Skip to comments.Why Did This Union Oppose Higher Pay for Its Members?
Posted on 05/19/2014 12:58:07 PM PDT by matt04
Few workers would turn down a raise. Union members, however, can have raises turned down on their behalf.
Employees of a Pennsylvania grocery store learned this the hard way.
Managers at the Giant Eagle grocery in Edinboro, Pa., wanted to reward hard work. So they boosted the wages of two dozen high-performing employees above their union rates. But United Food and Commercial Workers Local 23 was not pleased. The union argued the pay increases violated their contract, took Giant Eagle to court and forced it to rescind the raises.
Why did Local 23 oppose higher pay for its members? Because it upended their seniority system, allowing junior employees to make more those with more seniority. Local 23 wanted uniform pay scaleseven if that meant cutting some of their members wages.
Workers today wantand expectrecognition for their contributions and abilities, but uniform-pay scales forbid that. Such contracts could work in the assembly line economy of the 1930s, where workers performed essentially interchangeable jobs. Not in todays knowledge economy. Why would a software designer or a search-marketing consultant want one?
(Excerpt) Read more at blog.heritage.org ...
I would love to see Giant Eagle refuse to include any raises in the next contract. Hey, we tried to raise your pay, but you union said no. Too bad, you wanted a Union, you got it.
Because the primary function of unions is NOT to represent workers.
I would love to see the union members vote to decert. But there are probably more that benefit from making more than they are worth than those that don’t.
The author says unions need to reinvent themselves. They are fossilized relics of a time long gone. They cannot reinvent themselves away from their communist origins. If they do they prove there is no need for them.
Virtually all of my experiences with unions have been bad. My father tried to reform the IBEW by running against the corrupt president of his local. They sent five goons to discuss it. That didn’t work as my dad had a gun when they confronted him. He lost due to a rigged election. (Thank God.)
My first job was union and the union literally drove the company into bankruptcy. I arrived at my second job, just out of college, just after they’d had a union vote and lost. Union members or pro-union sympathizers destroyed the cars of non-union sympathizers, forcing them to leave the company. (It backfired and they lost.)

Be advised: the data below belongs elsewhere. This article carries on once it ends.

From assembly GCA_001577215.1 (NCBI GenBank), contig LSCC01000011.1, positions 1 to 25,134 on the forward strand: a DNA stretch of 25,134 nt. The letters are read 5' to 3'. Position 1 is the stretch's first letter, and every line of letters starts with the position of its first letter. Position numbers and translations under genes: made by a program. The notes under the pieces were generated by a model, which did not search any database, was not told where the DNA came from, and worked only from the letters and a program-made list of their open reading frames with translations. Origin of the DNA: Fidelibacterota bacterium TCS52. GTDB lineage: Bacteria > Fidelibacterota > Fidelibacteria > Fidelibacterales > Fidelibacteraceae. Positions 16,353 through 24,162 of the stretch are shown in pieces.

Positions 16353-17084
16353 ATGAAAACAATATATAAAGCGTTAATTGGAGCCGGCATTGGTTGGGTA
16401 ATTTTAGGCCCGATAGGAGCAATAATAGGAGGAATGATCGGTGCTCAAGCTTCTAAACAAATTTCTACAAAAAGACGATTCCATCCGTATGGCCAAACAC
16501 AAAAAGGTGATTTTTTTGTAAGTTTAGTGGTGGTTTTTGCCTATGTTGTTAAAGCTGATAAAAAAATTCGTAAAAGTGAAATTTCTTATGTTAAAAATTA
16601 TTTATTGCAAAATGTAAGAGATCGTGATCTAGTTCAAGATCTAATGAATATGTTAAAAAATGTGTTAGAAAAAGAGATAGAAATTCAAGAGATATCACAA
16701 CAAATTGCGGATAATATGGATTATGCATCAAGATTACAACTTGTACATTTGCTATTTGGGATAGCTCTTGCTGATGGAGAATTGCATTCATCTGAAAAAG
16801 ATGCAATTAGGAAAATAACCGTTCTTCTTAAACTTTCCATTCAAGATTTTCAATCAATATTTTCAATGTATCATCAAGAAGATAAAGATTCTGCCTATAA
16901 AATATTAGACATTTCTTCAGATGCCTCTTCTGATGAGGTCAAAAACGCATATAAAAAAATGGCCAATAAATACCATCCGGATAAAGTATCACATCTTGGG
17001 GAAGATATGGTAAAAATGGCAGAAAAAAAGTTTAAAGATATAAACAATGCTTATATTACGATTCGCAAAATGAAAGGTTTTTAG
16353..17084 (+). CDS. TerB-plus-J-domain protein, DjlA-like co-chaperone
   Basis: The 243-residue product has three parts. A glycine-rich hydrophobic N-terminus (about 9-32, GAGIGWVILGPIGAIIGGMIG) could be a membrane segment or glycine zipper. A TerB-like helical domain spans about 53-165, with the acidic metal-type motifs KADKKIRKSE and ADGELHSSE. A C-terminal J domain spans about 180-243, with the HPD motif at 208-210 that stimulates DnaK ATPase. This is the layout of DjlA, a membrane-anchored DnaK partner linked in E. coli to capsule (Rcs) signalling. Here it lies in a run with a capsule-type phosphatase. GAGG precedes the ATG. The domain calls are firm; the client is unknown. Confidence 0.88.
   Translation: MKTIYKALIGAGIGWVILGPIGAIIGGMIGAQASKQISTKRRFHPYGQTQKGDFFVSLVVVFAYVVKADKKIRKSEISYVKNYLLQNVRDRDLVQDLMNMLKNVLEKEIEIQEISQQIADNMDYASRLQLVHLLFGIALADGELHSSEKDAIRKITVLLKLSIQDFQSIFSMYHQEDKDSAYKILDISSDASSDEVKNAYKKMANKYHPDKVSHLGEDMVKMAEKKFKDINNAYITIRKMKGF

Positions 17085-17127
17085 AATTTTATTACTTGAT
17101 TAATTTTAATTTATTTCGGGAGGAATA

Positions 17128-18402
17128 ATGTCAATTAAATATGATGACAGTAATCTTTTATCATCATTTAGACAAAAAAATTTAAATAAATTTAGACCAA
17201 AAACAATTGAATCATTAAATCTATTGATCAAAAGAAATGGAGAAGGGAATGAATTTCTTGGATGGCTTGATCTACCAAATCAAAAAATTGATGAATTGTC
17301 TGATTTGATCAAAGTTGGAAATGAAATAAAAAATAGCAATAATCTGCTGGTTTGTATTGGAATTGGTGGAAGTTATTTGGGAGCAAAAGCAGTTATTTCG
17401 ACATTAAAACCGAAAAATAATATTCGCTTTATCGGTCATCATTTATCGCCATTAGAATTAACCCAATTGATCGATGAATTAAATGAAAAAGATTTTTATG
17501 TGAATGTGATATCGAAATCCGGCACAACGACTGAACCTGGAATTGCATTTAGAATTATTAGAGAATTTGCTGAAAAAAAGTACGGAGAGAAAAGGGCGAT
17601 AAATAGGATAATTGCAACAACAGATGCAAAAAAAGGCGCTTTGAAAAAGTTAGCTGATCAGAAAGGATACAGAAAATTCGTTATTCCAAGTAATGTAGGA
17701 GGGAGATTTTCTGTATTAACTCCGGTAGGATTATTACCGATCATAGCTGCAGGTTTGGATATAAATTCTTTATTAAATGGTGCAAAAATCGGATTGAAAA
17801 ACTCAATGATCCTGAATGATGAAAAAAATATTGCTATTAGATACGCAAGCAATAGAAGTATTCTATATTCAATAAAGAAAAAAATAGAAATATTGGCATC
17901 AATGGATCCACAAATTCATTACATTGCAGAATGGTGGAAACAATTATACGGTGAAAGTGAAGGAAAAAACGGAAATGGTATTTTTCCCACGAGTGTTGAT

When I worked at Honeywell I got set up by a few union employees. I carried a load across a yellow and black tape on the floor where only union employees could carry a load. They assaulted me and each got $250 for their trouble and I got written up.
At the next job the union people regularly sabotaged the equipment and also played tricks so they’d get bonuses and we’d get written up.
A union creates and us vs. them atmosphere that makes a company non-competitive against their non-union peers.
The workers ought to vote to disband the union in their workplace.
I thought everyone knew that.
Although you know what they say about payback; within 4 years everyone was out of a job when the company folded.
Unions are of lesser value than the crust in a Hobo’s underwear.
“Unions are of lesser value than the crust in a Hobos underwear.”
Oh, my gosh. That thar’s funny!
At my UFCW grocery store job I once had a issue with my direct boss, who was in another UFCW Local. I called the Union as the Shop Steward suggested.
They seemed really interested come down like a ton of bricks on the eeeevil boss, until they realized it was another Union member who cause the problem. Suddenly, their was no more problem, despite me not getting paid for the hours I worked. In the end it was the eeevil corporation who stepped up and fixed the issue.
“In the end it was the eeevil corporation who stepped up and fixed the issue.”
There were some tremendously evil corporations in the nineteenth and early twentieth century. But federal and state laws fixed those problems, thus eliminating 99% of the need for unions. That 1% could be resolved any number of ways that do not involve unions. Unions are dinosaurs.
Sounds like when I worked at Caldor’s, which was a UFCW store. The store was in bankruptcy, but we couldn’t get anything to help Caldor’s (a big store chain in the northeast) that workers wanted. We knew the chain would close, but we wanted to cut our wages to help. Union said no.
And people give me crap for shopping at NON-UNION Walmart...
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